Saturday, March 29, 2008

San Antonio Ghost Children - DEBUNKED

I really enjoyed this video about the ghost children of San Antonio who regularly move stalled cars across a railroad crossing.

I've been puzzling on this one and am wondering if the car really was rolling uphill or if this is one of those places where people have trouble telling. I know, that seems incredible, but apparently sometimes people think they are going uphill, when they are really going downhill. This seems even worse that not knowing your left hand from your right.

I would like to see a better test than the one in this video, which would be to go out to this road when it's raining, or fill a big cooler with water and go pour it on the road and see which way it flows. Water flows downhill, so if it flows toward the railroad tracks, the car was actually going downhill, and the locals are using the story of the children to get a bigger thrill out of their illusory experience.

If it flows away from the tracks, the car was being pushed by some unknown force, and that would be very interesting. If anyone from San Antonio has observed the direction of the water flow on this road or is willing to check out my theory, please let me know how it turns out!

San Antonio Ghost Children Debunked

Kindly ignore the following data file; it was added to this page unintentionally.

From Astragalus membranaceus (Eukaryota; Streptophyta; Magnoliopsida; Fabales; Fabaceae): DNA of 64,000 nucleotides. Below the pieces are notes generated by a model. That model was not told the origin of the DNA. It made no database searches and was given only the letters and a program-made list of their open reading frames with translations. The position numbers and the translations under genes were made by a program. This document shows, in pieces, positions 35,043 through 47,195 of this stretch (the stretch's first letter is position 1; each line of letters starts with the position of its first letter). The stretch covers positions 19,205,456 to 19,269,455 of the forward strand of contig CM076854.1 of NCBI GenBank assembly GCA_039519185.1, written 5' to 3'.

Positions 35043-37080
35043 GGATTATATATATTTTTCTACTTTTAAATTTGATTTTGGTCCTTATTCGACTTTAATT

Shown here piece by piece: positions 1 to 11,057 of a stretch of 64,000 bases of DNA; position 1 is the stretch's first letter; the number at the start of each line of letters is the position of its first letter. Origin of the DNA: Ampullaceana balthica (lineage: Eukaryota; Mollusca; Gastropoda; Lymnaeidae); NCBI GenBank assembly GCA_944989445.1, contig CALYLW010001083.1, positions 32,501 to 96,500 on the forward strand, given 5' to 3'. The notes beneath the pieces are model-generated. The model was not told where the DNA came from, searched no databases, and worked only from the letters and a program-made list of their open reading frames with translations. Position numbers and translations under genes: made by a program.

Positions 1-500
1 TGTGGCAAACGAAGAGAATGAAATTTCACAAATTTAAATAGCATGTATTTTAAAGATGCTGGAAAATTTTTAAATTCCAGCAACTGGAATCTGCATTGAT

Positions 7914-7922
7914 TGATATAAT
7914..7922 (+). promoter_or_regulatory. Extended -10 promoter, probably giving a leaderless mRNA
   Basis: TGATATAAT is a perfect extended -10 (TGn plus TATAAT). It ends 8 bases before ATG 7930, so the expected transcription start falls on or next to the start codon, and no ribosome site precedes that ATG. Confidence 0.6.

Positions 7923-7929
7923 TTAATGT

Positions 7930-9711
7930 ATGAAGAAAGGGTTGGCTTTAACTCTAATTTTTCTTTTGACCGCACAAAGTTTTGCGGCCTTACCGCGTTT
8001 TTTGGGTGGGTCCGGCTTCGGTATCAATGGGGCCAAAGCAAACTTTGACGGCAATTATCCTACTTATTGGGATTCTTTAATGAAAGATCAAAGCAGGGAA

Thanks to an alert Paranormal Surroundings forum member for finding and pointing out the facts on this one to yours truly. It turns out the bus accident cited in the video happened in UTAH, not TEXAS, and most of the road leading to this crossing is a downhill grade, with just the last bit going up. It is long enough that most cars build up enough oomph to get across the tracks. Click on the link to get the details from the North Texas Skeptics.

They used a lot of technical equipment to get the grade of the road figured out. I still think my plan would have worked, less technical, but water always runs downhill, so not high on numbers, but pretty reliable data, nevertheless.

So, whatever happened to responsible journalism? Are we reduced to "human interest" stories where journalists look for an "entertaining" story, rather than looking for the truth about one? Are more news channels going to suggest that they report and we decide, rather than they research and let us know what they uncover? I addressed this sad issue in my blog: The Truth, the Whole Truth, and the Relatively Real Truth.

I don't believe in multiple choice truth. Our news outlets shouldn't be excused for passing off fabrications as truths because the reporters and producers are too lazy to look below the surface for it.


  1. Interesting video. Wonder what causes the cars to travel uphill and over the tracks? Magnetic field? Little hands? I don't know. The mama in me still stumbles over the tragedy of losing ten children in the bus accident. My heart goes out to parents I'm sure are all long gone now. It's a heartbreaking story.

  2. Oh man! Bummer. Too bad it's not really spooky, but I'd rather know the truth. And yeah, shame on that reporter for not giving the straight scoop. Bah humbug to her.

  3. Oh, dear. My multiple personalities are showing up. KAG, that's me. Spookybooklady.

  4. You have more aliases than a bank robber, Karen!

  5. I've been to these tracks. And when the car eventually crosses over the tracks there is a strange sense of momentum as the car go's up and over the tracks. Next morning there were small angelic handprints, not human, all along the back of the car.